AP Photo/Michael Switzer
Sunday, Oct. 10, 2010 | 2:15 a.m.
MORGANTOWN, W.Va. — UNLV can still smile about the fact that it left West Virginia on Saturday evening with a $750,000 paycheck.
But the Mountaineers certainly made sure to get their money's worth, routing the Rebels from the first minute on in a 49-10 effort.
"Frankly, they made us look like a not very fast, pretty banged-up team," UNLV coach Bobby Hauck said afterward. "Which is what we are."
It took West Virginia (4-1) all of 61 seconds to take the lead. Before the game was 10 minutes old, the hosts were up 21-0.
And at that point, it became apparent that the night would simply be another learning experienced for the young Rebels (1-5), who over the course of the day managed to get younger.
Five youngsters — freshman running back Tim Cornett, sophomore fullback Beau Brence, freshman linebacker Tani Maka and freshmen receivers Aaron Reed and Kurt Davis — made their first career starts in the hostile environment. Meanwhile, several regulars hardly saw the field and redshirt freshman quarterback Caleb Herring played the entire second half.
"On Tuesday, we had 25 guys who couldn't practice with contact," Hauck added. "Honestly, we went out to warm up and there were some guys who couldn't go."
The Rebels were able to dig in their heels and find some positives out of that second half, which was largely played on the other side by the Mountaineers' second unit.
But the story of the afternoon — and an approximate measurement of how much ground the UNLV program still has to make up under Hauck — was told early.
The first strike came on a 38-yard touchdown pass from WVU sophomore quarterback Geno Smith to junior receiver Brad Starks. It came three plays into the game and was made to look pedestrian after UNLV safety Mike Clausen slipped while in coverage.
Of the five touchdowns the Mountaineers would score before halftime, four of them came from at least 28 yards out, including two lengthy runs by star senior tailback Noel Devine.
Smith would hit Starks for a third score on WVU's first possession of the second half, and the starters would take a seat from there.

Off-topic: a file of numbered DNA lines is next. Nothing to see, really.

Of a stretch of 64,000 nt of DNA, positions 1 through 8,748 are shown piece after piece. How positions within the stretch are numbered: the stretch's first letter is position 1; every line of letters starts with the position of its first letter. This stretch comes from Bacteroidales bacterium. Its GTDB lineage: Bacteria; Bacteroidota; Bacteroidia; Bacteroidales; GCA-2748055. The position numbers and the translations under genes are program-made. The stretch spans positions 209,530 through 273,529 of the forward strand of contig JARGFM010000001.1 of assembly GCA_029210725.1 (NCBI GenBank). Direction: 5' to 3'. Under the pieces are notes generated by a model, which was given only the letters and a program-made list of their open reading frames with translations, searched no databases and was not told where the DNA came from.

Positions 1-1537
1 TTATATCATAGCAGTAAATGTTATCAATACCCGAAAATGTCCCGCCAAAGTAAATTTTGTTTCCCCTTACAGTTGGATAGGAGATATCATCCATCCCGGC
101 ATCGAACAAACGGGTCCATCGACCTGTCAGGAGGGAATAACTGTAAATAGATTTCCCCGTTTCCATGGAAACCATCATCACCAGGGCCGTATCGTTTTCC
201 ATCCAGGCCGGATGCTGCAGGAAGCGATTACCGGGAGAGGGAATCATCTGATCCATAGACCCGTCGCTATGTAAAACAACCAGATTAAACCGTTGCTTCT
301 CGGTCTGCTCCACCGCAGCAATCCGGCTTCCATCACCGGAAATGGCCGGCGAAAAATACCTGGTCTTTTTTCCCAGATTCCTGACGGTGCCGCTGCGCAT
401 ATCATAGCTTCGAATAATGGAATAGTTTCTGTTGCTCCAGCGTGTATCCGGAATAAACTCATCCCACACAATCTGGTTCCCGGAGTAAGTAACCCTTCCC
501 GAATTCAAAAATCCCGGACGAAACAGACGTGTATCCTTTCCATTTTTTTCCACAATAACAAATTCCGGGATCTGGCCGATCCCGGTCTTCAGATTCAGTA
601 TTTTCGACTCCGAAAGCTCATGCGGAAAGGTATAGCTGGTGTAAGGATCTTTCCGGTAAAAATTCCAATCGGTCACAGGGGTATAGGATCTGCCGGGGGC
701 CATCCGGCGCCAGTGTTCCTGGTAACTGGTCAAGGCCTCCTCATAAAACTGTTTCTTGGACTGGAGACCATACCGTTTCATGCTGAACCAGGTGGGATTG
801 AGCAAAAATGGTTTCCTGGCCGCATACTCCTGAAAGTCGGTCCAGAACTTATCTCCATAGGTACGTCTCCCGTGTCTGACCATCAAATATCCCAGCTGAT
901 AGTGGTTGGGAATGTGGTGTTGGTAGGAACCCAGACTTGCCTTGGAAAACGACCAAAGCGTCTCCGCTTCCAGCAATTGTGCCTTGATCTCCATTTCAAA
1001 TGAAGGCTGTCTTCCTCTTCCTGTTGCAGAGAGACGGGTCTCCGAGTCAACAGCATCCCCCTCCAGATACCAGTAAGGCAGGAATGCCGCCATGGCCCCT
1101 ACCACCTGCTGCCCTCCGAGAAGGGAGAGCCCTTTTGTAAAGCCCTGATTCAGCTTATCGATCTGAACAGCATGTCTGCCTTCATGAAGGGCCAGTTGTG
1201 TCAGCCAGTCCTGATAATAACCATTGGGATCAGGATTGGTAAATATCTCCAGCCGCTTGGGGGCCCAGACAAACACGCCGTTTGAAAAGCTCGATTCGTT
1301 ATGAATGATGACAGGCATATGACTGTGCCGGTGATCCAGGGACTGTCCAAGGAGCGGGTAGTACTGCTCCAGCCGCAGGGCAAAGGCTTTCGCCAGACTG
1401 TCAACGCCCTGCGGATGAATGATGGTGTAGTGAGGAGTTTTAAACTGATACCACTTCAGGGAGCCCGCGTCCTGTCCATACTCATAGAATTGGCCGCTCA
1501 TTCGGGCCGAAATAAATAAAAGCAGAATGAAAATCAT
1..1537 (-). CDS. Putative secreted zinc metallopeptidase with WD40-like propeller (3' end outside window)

Smith was 12-of-16 for 220 yards and the three TDs, while Devine racked up 92 yards on only four touches.
"They're a pretty fast team. They get the ball in space and are pretty explosive if you don't get them down very quickly," UNLV senior linebacker Calvin Randleman said. "That's what happened in the first quarter-and-a-half.
"You never realize how fast somebody is until you're running next to them."
Meanwhile, as has been the case now several times early in a loaded 2010 schedule, it will be looked at in hindsight as a learning experience for the team's youths.
Cornett ran for 56 yards on 12 carries and added 18 yards and a score off of three catches.
Herring, playing in relief in a hostile environment for the second time this season, was 8-of-14 for 101 yards, a TD and one pick.
Several Rebels who met with the media afterward all agreed that they believe the lumps the team has now taken against four powerhouse opponents in its first six games will pay off at some point this year.
A prime opportunity for that would be next weekend, when UNLV travels again to face Colorado State (1-5) before a bye week.
"We're trying to do both — we're trying to build for the future, but we're not giving up on the season," Hauck said. "We're trying to win games. Our young guys are doing a good job, and we're going to evaluate the effort level in the second half under a microscope, and the guys who played hardest and best in the second half are the guys who are going to start next week, and that's what I told the guys at halftime."